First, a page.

]. We have not accounted for this effect in the calculations. In general, our calculations do not account for the electrodynamics of the system at the second harmonic wavelength. While there is some enhancement from gap plasmons in our structure [46

46. H. T. Miyazaki and Y. Kurokawa, “Squeezing visible light waves into a 3-nm-thick and 55-nm-long plasmon cavity,” Phys. Rev. Lett. 96(9), 097401 (2006). [CrossRef] [PubMed]

48

48. J. Jung, T. Søndergaard, and S. I. Bozhevolnyi, “Gap plasmon-polariton nanoresonators: Scattering enhancement and launching of surface plasmon polaritons,” Phys. Rev. B 79(3), 035401–035409 (2009). [CrossRef]

], these are not dominant, as can be seen from the field distribution in the calculations. For thinner gaps, significant field enhancements have been reported recently, even departing from local response theories [49

49. C. Ciracì, R. T. Hill, J. J. Mock, Y. Urzhumov, A. I. Fernández-Domínguez, S. A. Maier, J. B. Pendry, A. Chilkoti, and D. R. Smith, “Probing the ultimate limits of plasmonic enhancement,” Science 337(6098), 1072–1074 (2012). [CrossRef] [PubMed]

].

We also performed calculations for 680 nm wavelength and found an even greater near-field enhancement for the Ag nanoprism on glass (i.e. without hybridization); therefore, the hybridization does not improve the near-field enhancement on resonance. In other words, if a source is available at 680 nm, it would be better to use that source with a non-hybridized system. The main function of the hybridization then was to tune the resonance to the wavelength of the common Ti:Sapphire source.

6. Conclusion

In conclusion, we have demonstrated that plasmon hybridization of metal nanoparticles to a thin metal film is an effective method to obtain SHG enhancement of close to three orders of magnitude. The enhancement comes from fine tuning of the plasmonic resonance to coincide with the excitation source. In the future, it would be interesting to apply these findings to enhanced multi-photon lithography [15

15. G. Volpe, M. Noack, S. S. Aćimović, C. Reinhardt, and R. Quidant, “Near-field mapping of plasmonic antennas by multiphoton absorption in poly(methyl methacrylate),” Nano Lett. 12(9), 4864–4868 (2012). [CrossRef] [PubMed]

], high-harmonic generation [50

50. S. Kim, J. Jin, Y.-J. Kim, I.-Y. Park, Y. Kim, and S.-W. Kim, “High-harmonic generation by resonant plasmon field enhancement,” Nature 453(7196), 757–760 (2008). [CrossRef] [PubMed]

] and nonlinear sensing [51

51. J. Butet, I. Russier-Antoine, C. Jonin, N. Lascoux, E. Benichou, and P.-F. Brevet, “Sensing with multipolar second harmonic generation from spherical metallic nanoparticles,” Nano Lett. 12(3), 1697–1701 (2012). [CrossRef] [PubMed]

].

Acknowledgments

The authors acknowledge funding from the NRAS Research Team Program (BCIC, BCFRST, BC Government). GH acknowledges useful discussions with Dr. Hao Jiang.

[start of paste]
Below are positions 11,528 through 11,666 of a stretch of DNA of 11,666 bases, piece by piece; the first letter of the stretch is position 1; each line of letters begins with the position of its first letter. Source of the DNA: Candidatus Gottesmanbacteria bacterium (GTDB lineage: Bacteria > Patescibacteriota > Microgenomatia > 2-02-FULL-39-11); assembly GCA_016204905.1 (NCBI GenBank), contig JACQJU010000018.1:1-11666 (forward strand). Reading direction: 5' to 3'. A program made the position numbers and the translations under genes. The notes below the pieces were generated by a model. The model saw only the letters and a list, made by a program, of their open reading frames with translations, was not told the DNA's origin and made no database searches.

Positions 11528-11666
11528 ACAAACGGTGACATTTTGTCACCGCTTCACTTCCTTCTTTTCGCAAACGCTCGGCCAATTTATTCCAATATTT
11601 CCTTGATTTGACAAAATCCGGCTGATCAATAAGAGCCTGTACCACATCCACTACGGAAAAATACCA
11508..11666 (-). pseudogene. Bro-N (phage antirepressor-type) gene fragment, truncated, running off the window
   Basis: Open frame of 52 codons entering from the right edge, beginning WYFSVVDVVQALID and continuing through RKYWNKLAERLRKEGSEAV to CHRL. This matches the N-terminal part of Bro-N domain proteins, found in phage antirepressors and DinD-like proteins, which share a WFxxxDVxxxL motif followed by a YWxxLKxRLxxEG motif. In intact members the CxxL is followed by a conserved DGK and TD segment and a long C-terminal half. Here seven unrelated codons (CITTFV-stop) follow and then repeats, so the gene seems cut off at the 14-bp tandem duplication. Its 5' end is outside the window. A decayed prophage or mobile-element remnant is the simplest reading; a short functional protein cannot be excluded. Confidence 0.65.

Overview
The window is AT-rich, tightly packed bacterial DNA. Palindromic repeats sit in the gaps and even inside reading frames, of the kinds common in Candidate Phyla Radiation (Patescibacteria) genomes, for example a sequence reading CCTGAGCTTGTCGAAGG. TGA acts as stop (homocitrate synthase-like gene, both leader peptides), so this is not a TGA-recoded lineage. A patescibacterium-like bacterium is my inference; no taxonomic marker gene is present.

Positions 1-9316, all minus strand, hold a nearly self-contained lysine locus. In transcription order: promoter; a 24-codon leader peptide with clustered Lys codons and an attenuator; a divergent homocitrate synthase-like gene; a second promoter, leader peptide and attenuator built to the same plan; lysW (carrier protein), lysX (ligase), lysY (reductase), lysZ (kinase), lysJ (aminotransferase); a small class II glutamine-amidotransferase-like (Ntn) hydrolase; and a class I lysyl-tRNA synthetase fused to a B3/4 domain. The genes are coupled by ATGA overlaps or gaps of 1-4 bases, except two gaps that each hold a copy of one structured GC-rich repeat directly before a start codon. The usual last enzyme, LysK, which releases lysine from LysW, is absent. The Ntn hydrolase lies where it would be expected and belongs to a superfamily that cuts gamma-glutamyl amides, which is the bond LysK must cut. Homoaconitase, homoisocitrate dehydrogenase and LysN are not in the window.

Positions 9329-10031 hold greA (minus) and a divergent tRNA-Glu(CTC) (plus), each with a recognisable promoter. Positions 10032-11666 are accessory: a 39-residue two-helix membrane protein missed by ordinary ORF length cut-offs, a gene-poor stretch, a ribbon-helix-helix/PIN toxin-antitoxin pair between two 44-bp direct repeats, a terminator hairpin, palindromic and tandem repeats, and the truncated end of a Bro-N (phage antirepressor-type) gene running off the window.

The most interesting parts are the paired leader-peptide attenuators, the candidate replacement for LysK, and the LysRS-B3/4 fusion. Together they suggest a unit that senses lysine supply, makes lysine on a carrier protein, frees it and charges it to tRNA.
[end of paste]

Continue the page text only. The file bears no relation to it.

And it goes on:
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P. B. Johnson and R. W. Christy, “Optical-constants of noble-metals,” Phys. Rev. B 6(12), 4370–4379 (1972). [CrossRef]

42.

E. D. Palik, Handbook of Optical Constants of Solids (Academic Press, 1997).

43.

D. Wang, W. Zhu, Y. Chu, and K. B. Crozier, “High directivity optical antenna substrates for surface enhanced Raman scattering,” Adv. Mater. (Deerfield Beach Fla.) 24(32), 4376–4380 (2012). [CrossRef] [PubMed]

44.

A. Ahmed and R. Gordon, “Directivity enhanced Raman spectroscopy using nanoantennas,” Nano Lett. 11(4), 1800–1803 (2011). [PubMed]

45.

Q. Min, Y. Pang, D. J. Collins, N. A. Kuklev, K. Gottselig, D. W. Steuerman, and R. Gordon, “Substrate-based platform for boosting the surface-enhanced Raman of plasmonic nanoparticles,” Opt. Express 19(2), 1648–1655 (2011). [CrossRef] [PubMed]

46.

H. T. Miyazaki and Y. Kurokawa, “Squeezing visible light waves into a 3-nm-thick and 55-nm-long plasmon cavity,” Phys. Rev. Lett. 96(9), 097401 (2006). [CrossRef] [PubMed]

47.

T. Søndergaard and S. I. Bozhevolnyi, “Strip and gap plasmon polariton optical resonators,” Phys. Status Solidi, B Basic Res. 245(1), 9–19 (2008). [CrossRef]

48.

J. Jung, T. Søndergaard, and S. I. Bozhevolnyi, “Gap plasmon-polariton nanoresonators: Scattering enhancement and launching of surface plasmon polaritons,” Phys. Rev. B 79(3), 035401–035409 (2009). [CrossRef]

49.

C. Ciracì, R. T. Hill, J. J. Mock, Y. Urzhumov, A. I. Fernández-Domínguez, S. A. Maier, J. B. Pendry, A. Chilkoti, and D. R. Smith, “Probing the ultimate limits of plasmonic enhancement,” Science 337(6098), 1072–1074 (2012). [CrossRef] [PubMed]

50.

S. Kim, J. Jin, Y.-J. Kim, I.-Y. Park, Y. Kim, and S.-W. Kim, “High-harmonic generation by resonant plasmon field enhancement,” Nature 453(7196), 757–760 (2008). [CrossRef] [PubMed]

51.

J. Butet, I. Russier-Antoine, C. Jonin, N. Lascoux, E. Benichou, and P.-F. Brevet, “Sensing with multipolar second harmonic generation from spherical metallic nanoparticles,” Nano Lett. 12(3), 1697–1701 (2012). [CrossRef] [PubMed]

OCIS Codes
(190.2620) Nonlinear optics : Harmonic generation and mixing
(160.4236) Materials : Nanomaterials
(250.5403) Optoelectronics : Plasmonics

ToC Category:
Nonlinear Optics

History
Original Manuscript: October 31, 2012
Revised Manuscript: December 10, 2012
Manuscript Accepted: December 14, 2012
Published: December 21, 2012

Virtual Issues
Vol. 8, Iss. 1 Virtual Journal for Biomedical Optics

Citation
Ghazal Hajisalem, Aftab Ahmed, Yuanjie Pang, and Reuven Gordon, "Plasmon hybridization for enhanced nonlinear optical response," Opt. Express 20, 29923-29930 (2012)
http://www.opticsinfobase.org/oe/abstract.cfm?URI=oe-20-28-29923